QSP: I am the International Education Group Manager and oversee Australian operations and the offshore education network for Australia’s trade and investment development agency the Australian Trade Commission (Austrade).
The PIE: How big is that offshore network?
QSP: Austrade is represented in 92 locations across 52 countries. We have three clusters of markets: one in established Markets in North America, Europe and Japan; a second in East Asian Growth Markets – South East Asia and North Asia; and the third in growth and emerging markets – the Middle East, Latin America, Africa and South Asia.
The PIE: How did you get involved in this role?
QSP: In my previous role I represented the Australian Department of Education in New Delhi and Beijing for nearly eight years. On 1 July 2010 responsibility for the international marketing and promotion of Australian education moved from the Department of Education to Austrade and I joined the organisation at that time.
The PIE: Did the move to Austrade dovetail with the industry’s problems [running into slowdown etc]?
We’re looking to help raise recognition by employers of the value of Australian qualifications
QSP: In 2010 we dealt with the repercussions arising from problems with Indian students in 2009, and a small number of high profile college closures. Also, the strength of the Australian economy saw a stronger Australian dollar, so some of the current issues were longer-term in development.
The PIE: The Australian industry seemed well supported and well regulated [to us in the UK] so were these problems a surprise?
QSP: The international education sector was growing very rapidly. Between 2002-2011 the annual growth rate was 17% compound; that meant that the number of student enrolments went from 275,000 to 550,000. With such fast growth came some issues over our regulatory framework.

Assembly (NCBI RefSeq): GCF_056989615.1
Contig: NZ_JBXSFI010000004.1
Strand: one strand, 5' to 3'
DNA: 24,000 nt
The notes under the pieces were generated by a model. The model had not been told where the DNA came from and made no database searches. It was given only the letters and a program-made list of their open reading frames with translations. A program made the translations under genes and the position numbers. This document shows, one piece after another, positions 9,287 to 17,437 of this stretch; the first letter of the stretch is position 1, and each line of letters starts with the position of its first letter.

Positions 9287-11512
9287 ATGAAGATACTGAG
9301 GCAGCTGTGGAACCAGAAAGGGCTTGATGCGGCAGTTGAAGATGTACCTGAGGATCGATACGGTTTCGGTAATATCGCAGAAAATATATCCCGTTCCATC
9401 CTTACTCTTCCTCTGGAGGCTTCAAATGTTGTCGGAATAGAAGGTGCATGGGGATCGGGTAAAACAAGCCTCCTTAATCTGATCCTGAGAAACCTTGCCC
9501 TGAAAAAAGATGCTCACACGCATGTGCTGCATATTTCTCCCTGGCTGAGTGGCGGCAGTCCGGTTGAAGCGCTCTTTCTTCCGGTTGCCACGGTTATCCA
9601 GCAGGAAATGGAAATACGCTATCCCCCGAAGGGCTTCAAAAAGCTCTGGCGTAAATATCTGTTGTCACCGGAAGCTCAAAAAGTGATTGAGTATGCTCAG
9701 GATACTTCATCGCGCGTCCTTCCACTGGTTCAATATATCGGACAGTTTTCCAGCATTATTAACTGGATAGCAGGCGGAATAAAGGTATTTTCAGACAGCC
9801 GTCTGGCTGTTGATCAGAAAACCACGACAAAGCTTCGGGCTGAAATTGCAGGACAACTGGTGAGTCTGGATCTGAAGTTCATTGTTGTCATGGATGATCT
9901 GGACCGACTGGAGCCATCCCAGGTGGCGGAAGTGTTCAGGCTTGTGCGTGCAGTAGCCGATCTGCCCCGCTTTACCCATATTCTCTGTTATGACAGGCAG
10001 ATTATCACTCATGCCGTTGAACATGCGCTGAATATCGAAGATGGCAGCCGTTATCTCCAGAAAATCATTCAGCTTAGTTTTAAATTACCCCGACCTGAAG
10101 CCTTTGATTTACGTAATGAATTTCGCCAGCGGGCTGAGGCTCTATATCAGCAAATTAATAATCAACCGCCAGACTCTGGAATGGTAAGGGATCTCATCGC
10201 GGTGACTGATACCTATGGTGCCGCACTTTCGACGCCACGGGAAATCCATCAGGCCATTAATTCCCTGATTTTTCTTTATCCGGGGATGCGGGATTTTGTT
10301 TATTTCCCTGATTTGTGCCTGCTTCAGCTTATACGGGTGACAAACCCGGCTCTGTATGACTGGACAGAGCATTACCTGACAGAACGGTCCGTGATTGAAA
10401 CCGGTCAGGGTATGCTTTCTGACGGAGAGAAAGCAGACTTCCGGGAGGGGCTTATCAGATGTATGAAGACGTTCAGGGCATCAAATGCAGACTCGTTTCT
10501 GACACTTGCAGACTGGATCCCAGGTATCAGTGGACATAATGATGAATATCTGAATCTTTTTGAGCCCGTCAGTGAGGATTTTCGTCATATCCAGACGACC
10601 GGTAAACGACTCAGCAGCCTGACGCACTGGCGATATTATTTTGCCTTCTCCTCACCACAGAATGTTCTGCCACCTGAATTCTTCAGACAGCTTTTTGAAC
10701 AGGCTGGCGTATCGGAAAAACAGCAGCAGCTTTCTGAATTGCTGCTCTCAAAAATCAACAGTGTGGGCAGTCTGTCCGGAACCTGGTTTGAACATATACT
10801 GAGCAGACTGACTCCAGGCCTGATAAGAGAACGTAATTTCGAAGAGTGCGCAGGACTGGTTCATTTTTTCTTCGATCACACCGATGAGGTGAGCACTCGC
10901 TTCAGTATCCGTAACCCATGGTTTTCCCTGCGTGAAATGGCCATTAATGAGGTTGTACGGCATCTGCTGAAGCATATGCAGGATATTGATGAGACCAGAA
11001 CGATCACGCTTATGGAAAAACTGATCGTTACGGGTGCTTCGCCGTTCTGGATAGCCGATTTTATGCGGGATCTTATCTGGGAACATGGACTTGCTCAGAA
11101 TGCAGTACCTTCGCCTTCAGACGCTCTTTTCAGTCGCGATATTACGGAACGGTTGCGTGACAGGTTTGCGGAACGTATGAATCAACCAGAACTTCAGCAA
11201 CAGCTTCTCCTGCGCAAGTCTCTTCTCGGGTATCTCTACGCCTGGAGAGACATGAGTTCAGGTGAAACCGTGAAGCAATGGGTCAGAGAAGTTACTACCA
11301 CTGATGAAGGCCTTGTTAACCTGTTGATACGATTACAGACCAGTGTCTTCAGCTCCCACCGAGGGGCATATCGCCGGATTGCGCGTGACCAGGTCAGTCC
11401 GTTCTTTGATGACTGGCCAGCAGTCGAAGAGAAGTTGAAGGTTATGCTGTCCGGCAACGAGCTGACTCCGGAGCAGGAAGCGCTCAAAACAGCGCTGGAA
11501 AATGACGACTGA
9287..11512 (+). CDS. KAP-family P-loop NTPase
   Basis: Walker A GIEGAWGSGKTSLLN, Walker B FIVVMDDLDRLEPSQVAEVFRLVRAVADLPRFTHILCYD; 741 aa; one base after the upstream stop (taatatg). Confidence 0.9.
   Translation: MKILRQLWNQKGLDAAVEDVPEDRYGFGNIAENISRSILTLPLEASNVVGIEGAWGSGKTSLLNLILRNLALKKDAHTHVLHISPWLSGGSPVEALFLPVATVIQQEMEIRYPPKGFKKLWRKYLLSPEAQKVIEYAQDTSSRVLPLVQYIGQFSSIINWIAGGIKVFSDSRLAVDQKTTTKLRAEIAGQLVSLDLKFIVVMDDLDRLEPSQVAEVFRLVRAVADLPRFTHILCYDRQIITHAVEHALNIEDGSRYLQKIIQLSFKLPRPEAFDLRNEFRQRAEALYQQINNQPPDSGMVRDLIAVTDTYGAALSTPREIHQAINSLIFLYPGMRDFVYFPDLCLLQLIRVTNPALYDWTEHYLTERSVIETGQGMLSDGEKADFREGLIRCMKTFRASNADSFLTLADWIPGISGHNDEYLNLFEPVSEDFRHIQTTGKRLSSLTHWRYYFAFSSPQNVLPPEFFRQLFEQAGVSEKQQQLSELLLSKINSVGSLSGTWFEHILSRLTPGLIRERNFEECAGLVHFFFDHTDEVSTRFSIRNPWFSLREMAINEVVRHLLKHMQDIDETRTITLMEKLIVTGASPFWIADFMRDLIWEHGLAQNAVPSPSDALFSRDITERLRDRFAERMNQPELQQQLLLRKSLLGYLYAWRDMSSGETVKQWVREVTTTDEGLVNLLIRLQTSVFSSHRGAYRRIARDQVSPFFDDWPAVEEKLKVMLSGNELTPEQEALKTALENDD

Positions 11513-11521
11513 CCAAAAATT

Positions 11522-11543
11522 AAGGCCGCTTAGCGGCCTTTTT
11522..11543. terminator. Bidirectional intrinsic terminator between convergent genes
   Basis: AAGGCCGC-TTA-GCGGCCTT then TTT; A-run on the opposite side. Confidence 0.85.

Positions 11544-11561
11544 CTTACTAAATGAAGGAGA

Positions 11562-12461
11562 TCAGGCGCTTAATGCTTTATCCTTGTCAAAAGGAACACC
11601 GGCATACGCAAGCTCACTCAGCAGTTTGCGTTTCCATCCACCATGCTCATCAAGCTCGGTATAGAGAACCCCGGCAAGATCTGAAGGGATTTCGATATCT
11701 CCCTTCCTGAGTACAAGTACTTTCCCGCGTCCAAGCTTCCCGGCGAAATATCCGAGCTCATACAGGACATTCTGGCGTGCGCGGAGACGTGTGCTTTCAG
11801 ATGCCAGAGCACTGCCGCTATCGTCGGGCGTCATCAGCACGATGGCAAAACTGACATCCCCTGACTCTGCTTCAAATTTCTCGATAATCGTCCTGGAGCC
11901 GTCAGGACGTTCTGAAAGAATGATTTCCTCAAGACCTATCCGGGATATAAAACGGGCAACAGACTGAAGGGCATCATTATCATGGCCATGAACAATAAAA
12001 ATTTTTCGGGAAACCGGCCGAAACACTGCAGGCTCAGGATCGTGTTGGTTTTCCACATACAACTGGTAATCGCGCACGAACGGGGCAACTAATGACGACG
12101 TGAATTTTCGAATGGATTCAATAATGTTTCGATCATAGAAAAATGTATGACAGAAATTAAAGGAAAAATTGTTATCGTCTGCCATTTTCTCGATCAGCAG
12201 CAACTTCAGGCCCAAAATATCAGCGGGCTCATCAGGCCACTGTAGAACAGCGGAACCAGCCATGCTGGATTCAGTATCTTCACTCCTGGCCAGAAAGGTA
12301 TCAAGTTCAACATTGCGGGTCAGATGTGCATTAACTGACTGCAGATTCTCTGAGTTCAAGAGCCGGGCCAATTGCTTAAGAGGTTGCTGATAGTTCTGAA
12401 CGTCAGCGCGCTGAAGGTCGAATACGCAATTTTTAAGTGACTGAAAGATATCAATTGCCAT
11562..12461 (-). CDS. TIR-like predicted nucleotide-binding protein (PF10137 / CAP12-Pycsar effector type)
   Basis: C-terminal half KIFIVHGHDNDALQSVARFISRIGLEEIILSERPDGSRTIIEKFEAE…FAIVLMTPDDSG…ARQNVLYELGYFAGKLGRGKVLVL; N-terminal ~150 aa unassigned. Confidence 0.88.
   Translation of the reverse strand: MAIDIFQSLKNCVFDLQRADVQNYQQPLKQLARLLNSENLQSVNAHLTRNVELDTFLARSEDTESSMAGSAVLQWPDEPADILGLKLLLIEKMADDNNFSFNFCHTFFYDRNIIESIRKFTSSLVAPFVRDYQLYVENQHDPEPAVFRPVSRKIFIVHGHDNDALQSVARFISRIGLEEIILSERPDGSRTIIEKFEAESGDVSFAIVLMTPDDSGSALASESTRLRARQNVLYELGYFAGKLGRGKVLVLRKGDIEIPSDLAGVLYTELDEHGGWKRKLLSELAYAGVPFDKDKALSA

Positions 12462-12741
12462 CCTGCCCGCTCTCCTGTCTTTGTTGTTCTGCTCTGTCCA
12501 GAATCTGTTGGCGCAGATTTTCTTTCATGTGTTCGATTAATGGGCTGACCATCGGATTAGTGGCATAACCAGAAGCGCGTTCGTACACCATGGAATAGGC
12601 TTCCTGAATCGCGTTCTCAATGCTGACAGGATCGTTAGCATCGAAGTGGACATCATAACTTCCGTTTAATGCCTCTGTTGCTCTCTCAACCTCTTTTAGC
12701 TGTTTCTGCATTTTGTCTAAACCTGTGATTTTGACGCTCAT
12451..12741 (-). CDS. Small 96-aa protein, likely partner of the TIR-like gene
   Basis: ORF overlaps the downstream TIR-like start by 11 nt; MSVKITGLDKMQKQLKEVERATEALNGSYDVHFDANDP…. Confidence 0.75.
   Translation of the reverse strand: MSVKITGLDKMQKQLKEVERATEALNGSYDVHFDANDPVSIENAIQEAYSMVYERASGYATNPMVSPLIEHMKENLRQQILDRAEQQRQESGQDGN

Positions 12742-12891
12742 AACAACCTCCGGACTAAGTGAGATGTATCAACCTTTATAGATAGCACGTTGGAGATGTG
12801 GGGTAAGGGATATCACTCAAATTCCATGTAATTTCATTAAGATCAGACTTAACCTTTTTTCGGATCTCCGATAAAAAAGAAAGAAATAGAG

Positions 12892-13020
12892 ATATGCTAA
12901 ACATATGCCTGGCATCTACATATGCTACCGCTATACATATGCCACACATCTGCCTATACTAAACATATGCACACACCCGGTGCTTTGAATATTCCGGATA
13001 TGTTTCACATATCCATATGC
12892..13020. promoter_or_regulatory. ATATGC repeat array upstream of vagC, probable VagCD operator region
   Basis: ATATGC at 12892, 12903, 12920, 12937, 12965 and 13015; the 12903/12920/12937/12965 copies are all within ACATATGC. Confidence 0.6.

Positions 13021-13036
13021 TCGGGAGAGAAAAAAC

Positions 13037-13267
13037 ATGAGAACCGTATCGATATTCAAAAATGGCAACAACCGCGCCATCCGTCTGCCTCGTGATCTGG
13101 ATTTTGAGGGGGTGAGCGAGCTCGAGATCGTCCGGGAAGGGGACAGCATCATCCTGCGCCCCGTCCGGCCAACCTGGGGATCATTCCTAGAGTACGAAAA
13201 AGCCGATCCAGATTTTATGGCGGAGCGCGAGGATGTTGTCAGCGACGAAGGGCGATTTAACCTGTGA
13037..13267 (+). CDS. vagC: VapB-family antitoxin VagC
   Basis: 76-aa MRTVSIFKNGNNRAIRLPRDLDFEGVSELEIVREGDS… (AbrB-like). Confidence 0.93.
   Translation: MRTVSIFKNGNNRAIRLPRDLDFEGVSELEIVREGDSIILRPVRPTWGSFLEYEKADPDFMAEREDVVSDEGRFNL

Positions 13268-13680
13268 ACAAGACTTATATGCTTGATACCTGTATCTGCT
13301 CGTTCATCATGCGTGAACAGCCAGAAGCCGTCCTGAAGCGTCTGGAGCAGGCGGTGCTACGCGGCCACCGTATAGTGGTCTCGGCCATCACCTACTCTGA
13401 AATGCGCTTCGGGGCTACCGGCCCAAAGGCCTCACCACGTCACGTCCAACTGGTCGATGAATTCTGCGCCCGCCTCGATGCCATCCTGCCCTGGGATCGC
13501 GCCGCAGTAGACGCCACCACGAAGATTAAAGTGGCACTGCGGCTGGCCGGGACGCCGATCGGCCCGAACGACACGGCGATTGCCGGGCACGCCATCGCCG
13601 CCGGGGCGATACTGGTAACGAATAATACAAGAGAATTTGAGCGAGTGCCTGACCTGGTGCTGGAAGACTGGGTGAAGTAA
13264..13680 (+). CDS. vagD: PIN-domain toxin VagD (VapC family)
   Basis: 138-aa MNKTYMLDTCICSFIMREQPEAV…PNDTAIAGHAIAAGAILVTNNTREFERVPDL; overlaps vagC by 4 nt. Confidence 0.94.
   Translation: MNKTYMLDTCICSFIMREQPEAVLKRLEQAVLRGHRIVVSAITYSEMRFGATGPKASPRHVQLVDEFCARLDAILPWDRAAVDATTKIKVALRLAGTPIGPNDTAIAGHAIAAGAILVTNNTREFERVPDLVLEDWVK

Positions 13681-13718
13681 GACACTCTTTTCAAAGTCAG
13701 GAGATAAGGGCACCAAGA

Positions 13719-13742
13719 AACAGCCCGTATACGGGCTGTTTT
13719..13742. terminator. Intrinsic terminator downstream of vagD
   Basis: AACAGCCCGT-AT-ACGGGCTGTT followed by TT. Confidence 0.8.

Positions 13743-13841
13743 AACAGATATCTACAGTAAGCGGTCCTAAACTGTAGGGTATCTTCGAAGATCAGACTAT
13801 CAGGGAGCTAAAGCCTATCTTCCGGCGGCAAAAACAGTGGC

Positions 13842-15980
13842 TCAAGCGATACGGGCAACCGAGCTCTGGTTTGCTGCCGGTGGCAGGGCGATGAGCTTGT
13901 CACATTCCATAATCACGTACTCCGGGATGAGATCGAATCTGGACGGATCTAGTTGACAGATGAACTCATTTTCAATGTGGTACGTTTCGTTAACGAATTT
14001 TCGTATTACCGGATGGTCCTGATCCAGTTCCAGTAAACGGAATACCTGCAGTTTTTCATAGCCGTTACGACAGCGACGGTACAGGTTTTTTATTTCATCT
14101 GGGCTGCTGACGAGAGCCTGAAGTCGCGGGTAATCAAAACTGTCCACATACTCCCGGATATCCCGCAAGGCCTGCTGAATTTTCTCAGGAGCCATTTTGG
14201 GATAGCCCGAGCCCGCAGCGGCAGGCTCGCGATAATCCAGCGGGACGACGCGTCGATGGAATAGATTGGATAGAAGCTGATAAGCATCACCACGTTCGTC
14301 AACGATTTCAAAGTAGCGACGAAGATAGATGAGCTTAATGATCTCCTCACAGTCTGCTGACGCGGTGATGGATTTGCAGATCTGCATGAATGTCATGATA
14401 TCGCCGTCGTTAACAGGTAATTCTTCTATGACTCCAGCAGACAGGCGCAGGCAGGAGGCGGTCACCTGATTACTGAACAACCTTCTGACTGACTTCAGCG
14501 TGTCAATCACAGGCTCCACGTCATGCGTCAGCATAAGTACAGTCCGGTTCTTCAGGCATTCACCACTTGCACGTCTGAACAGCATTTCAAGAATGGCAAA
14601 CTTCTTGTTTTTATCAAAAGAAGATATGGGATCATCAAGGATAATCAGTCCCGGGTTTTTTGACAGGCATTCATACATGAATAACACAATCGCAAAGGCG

So the Government initiated the Baird review in 2009 to look at governance arrangements that reflected current conditions in the sector.
The PIE: Was it the wrong operators or the wrong sort of students that was the problem?
QSP: Neither. We had some good operators who found that their circumstances had changed and business was not sustainable.
The PIE: Wasn’t it the case that the VET [vocational] sector saw a lack of regulation?
Institutions in some cases formed a business model based around a flow of students that did not materialise or was not sustainable. I wouldn’t single out the VET sector, we have a strong mix of public and private VET operators and our international sector is extremely competitive.
Students seeking post-graduate work opportunities are not necessarily seeking permanent residency
The PIE: How is Australia reacting to this downturn in terms of overhauling visa policy?
QSP: In 2011 the Australian Government initiated a review of its student visa programme. The review was undertaken by Michael Knight, the former New South Wales Sydney Olympics Minister. He came up with 41 recommendations which were all accepted by the Government – his tenets were ‘how to balance integrity in our student visa system and remain internationally competitive’.
The PIE: I know work rights in Australia have become more widely available..
QSP: Knight found that students seeking post-graduate work opportunities are not necessarily seeking permanent residency. What he recognised is that they often want to take advantage of work opportunities in Australia to develop their CVs and gain valuable work experience. [more>>]